Campaign of the Month: October 2017
Blood and Bourbon
Brian Dunlap Fuller
Blood-soaked Devil Doc
“Greater love has no one than this, that he lay down his life for his friends.”
“Most of us are assholes, but every single one of us will stand in the face of the Grim Reaper and say, ‘fuck off, this is my Marine.’”
Carved straight out of rock, chiseled and craggy. A walking Mount Rushmore as immutable and immovable as a mountain in the face of time and fate. Someday this man may give way to age and weakness, but not today. Less the appearance of timelessness and more the appearance of rugged defiance of it. Muscles wrapped around his forearms and neck like taunt steel cords in layers, the kind that support suspension bridges, muscles you can see move with every action. Shoulders and thighs that budge under clothing with raw power, beast like strength. Skin like leather, of a sort to turn a blade, cured for years in the dry desert sun. Piercing blue eyes, like those of a great cat, the eyes of a predator on the prowl, always watching, judging, evaluating. Those eyes look right through you, violent in their intensity, the look of someone that has killed someone, has watched the light go out in another man’s eyes. Short without ever feeling small – there’s just too much mass and strength – full of tensioned power like a coiled spring. Not quite confidence. Not swagger. There’s certainty to his movements, as though there is no question, no debate, no possibility of failure. When he moves it’s like an avalanche coming down a mountain: unstoppable.
A shaved pallet and polished dome, A clean shaven face. Immaculately maintained clothing, whatever he may be wearing. Ironed, pressed, perfected with not a loose thread to be found. There’s a pride there one makes his military background obvious to those who know what to look for. Scars on his gnarled hands – hands that have seen hard work in their time, a lifetime of broken fingers, of blisters and burns, of cuts and manual labor to work them down to the bone. Callouses that never go away, that have become a part of his hands, abuse institutionalized, made a part of his nature. A voice like gravel crunching to match his granite appearance. Deep. Rough. Unbeautiful, much like the man.
Name: Brian Dunlap Fuller
Date of Birth: October 18th, 1971
Date of Ghouling:
Apparent Age: Late 30s
Real Age: 44
Weight: 168 lbs
Eye Color: Blue
Hair Color: Bald
Brian’s fate as a Corpsman was all but ensured when he was eight years old and his father, an enlisted marine scout sniper, bled to death in a dirty South American jungle—a casualty of one of the United States’ many low-intensity, largely covert, and primarily drug-fueled conflicts in the region. Exiting the age of innocence, but not wholly free of its simple questioning, the boy’s question of ‘why wasn’t anyone there to save my daddy’ was one that would haunt him even as he grew into adulthood and shape his beliefs and goals, much as his father’s service to country and death in the line of duty would shape him.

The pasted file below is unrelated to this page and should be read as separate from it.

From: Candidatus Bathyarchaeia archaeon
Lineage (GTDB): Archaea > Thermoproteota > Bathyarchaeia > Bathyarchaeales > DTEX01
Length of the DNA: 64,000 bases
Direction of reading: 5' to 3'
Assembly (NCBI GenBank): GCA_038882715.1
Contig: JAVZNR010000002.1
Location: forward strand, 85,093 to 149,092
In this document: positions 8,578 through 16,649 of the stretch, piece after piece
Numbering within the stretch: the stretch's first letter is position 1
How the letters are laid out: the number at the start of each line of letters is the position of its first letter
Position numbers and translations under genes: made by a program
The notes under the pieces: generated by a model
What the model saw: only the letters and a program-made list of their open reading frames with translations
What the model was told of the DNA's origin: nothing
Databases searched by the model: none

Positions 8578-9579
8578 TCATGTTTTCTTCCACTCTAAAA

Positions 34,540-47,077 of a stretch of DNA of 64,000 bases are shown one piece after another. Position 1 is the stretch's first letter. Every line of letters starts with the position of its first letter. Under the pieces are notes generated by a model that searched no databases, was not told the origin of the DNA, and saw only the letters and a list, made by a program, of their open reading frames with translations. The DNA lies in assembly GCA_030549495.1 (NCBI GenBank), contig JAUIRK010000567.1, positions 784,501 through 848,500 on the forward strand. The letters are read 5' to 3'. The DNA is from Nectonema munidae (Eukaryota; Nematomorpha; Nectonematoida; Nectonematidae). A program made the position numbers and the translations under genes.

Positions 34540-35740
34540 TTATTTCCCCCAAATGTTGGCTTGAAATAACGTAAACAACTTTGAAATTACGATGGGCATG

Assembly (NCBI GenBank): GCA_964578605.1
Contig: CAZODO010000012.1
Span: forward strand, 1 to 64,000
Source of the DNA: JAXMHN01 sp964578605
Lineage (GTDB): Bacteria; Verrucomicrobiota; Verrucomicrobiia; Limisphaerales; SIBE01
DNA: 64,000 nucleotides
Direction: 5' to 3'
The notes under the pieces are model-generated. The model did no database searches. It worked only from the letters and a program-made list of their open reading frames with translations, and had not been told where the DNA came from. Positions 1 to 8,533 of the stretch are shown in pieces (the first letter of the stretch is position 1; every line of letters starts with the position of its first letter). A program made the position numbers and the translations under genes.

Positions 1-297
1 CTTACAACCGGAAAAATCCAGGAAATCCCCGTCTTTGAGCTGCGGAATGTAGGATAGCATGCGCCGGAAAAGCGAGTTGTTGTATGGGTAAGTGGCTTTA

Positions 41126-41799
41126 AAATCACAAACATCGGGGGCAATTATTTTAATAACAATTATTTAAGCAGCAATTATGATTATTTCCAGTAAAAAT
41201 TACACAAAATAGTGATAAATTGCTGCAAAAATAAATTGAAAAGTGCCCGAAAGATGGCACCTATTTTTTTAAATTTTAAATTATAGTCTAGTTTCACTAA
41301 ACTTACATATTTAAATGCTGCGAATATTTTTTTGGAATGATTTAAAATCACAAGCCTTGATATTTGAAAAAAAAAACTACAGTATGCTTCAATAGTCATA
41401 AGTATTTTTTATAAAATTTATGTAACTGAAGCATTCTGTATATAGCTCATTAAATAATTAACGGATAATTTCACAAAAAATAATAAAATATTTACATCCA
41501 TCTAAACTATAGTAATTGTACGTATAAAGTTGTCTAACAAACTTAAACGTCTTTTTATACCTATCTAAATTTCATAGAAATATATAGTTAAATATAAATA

Raised by his mother, Teressa Fuller, every effort was made to provide him with a normal childhood—as normal as was possible without a father. He was pushed into sports—and in them excelled as a three sport athlete, playing basketball, baseball, and football as a youth, though he abandoned basketball as he grew older and no taller, turning more attention towards football. Offered scholarships as a running back to a number of Division I schools, he chose instead to enlist out of high school 1989. Thinking first to join the Marines, he decided on Navy Corpsman, haunted by the memory of his father’s death.
Many of the details of Brian’s activities during his more than twenty year career are classified. Detailed to join the Fleet Marine Force out of his A-School the beginnings of his lifelong devotion to fitness earned him the Jarheads’ respect and the much coveted title of ’Doc’ among them, while his drive and professionalism in time earned him selection to work among Force Recon units as a Special Amphibious Reconnaissance Corpsman. In unclassified bits of his record are tours joining Marines in Iraq for the first Gulf War, the Afghanistan, the Second Gulf War, and Somalia, along with less glamorous duty as an instructor at Great Lakes. Always at the tip of the spear, always at the edge of the knife. Brian thrived in the worst of circumstances, under the greatest of pressure, a rifleman first, medic second, and war-fighter always. By any account, by every account, he was a dangerous man. A lethal man, and one that truly enjoyed what he did, elbow deep in blood and bullets.